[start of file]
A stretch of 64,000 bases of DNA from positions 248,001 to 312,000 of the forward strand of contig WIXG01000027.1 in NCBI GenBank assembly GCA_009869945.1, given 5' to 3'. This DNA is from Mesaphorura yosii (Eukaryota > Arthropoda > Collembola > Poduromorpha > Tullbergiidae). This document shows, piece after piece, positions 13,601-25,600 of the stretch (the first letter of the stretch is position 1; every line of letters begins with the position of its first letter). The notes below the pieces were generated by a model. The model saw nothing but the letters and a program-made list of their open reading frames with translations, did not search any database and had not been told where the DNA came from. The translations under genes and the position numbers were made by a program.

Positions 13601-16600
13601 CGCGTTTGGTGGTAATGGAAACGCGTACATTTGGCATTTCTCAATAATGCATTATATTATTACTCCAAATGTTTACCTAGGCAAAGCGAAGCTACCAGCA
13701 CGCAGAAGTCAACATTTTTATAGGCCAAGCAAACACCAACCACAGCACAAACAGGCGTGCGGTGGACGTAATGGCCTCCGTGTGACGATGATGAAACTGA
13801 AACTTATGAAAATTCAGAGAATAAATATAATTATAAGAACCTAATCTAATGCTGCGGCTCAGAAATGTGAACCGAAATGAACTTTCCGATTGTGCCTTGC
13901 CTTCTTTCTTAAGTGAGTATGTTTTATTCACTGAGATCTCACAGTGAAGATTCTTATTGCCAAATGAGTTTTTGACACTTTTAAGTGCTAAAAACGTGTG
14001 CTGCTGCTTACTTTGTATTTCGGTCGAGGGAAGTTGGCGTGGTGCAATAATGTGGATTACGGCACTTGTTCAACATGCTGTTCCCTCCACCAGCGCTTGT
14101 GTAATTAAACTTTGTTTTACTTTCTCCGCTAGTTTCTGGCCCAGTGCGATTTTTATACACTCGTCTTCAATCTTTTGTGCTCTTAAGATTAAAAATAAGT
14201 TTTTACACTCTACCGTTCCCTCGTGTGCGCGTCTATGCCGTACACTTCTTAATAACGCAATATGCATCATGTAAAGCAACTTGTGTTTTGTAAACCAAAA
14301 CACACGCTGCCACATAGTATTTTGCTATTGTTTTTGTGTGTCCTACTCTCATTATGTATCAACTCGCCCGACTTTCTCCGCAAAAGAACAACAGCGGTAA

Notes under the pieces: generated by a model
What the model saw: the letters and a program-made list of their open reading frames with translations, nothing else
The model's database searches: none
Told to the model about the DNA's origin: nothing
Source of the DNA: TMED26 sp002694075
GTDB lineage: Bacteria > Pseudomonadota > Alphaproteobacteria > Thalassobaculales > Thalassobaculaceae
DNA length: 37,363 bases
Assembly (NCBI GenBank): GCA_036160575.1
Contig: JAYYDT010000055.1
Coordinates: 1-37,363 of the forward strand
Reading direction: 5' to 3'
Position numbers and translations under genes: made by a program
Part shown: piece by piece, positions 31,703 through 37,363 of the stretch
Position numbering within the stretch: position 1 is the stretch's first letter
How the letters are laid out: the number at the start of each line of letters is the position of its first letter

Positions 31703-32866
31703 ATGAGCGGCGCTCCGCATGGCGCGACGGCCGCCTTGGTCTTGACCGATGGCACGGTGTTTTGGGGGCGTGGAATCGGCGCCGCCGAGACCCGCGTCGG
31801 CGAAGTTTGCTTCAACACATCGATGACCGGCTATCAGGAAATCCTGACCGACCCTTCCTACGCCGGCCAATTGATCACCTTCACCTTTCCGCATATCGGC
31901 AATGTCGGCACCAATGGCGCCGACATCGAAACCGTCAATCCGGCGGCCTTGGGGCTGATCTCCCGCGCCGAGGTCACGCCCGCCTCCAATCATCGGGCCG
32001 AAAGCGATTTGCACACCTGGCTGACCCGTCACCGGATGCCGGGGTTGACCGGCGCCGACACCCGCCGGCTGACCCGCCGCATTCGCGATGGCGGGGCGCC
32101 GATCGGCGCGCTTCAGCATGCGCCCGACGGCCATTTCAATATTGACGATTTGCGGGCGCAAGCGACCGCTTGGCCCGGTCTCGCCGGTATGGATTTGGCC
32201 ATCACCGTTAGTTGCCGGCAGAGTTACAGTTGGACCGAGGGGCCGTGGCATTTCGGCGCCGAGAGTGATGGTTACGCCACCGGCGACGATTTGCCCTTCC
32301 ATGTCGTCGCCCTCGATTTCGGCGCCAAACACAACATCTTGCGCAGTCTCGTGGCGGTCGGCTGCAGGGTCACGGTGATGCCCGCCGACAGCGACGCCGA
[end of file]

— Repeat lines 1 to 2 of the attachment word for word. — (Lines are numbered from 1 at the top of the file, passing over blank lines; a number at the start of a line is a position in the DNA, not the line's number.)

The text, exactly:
A stretch of 64,000 bases of DNA from positions 248,001 to 312,000 of the forward strand of contig WIXG01000027.1 in NCBI GenBank assembly GCA_009869945.1, given 5' to 3'. This DNA is from Mesaphorura yosii (Eukaryota > Arthropoda > Collembola > Poduromorpha > Tullbergiidae). This document shows, piece after piece, positions 13,601-25,600 of the stretch (the first letter of the stretch is position 1; every line of letters begins with the position of its first letter). The notes below the pieces were generated by a model. The model saw nothing but the letters and a program-made list of their open reading frames with translations, did not search any database and had not been told where the DNA came from. The translations under genes and the position numbers were made by a program.

Positions 13601-16600